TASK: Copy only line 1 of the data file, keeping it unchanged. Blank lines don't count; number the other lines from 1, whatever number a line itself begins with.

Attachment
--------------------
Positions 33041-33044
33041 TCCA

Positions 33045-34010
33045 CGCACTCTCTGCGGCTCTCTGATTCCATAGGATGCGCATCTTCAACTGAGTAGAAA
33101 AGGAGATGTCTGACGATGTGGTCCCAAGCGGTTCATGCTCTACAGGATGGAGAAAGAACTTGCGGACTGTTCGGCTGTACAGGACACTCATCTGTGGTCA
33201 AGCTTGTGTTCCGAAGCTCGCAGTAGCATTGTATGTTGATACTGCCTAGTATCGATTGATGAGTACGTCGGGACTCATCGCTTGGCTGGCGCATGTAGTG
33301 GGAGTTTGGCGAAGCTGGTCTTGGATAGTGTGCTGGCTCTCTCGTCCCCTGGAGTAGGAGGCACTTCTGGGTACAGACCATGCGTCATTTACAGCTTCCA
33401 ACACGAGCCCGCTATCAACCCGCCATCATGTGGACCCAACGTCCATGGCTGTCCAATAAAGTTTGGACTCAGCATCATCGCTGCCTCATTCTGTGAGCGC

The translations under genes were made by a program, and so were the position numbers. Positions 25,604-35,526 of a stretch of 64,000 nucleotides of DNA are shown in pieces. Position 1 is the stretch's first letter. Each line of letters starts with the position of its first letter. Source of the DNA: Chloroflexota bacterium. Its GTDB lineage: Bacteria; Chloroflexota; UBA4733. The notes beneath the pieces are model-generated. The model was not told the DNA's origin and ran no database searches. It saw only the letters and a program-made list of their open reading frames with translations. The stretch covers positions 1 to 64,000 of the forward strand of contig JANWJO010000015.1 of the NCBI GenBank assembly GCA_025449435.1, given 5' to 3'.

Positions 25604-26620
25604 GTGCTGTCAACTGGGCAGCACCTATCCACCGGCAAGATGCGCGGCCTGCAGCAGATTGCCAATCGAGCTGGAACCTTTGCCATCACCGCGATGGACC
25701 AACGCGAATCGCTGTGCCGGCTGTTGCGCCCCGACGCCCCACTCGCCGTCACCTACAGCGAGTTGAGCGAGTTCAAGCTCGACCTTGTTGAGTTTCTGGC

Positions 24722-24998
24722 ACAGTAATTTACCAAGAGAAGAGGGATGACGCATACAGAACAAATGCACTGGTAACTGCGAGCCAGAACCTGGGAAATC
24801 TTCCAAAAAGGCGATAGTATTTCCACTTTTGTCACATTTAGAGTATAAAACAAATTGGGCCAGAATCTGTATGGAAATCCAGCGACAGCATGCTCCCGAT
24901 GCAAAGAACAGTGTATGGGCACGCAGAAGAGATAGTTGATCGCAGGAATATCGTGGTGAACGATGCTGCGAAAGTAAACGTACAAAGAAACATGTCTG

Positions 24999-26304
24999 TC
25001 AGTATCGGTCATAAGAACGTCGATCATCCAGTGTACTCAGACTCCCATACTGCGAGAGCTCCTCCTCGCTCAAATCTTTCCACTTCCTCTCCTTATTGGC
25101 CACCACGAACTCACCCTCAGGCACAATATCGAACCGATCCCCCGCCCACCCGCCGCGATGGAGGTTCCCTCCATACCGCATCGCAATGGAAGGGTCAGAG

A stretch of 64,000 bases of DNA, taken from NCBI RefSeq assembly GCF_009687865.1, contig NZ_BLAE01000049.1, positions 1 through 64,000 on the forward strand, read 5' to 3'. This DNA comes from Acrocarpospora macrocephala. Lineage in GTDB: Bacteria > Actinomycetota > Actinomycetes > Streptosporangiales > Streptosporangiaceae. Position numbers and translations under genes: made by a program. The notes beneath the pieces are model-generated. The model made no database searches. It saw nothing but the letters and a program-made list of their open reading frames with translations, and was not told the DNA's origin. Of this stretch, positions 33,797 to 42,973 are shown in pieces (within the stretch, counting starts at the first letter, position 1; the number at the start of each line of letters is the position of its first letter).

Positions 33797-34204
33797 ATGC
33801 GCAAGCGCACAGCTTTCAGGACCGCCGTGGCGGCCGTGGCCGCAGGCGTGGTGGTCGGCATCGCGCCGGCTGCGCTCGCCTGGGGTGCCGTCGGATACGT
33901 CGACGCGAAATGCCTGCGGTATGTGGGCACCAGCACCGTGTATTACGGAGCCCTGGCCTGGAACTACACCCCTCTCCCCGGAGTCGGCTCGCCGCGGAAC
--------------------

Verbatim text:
Positions 33041-33044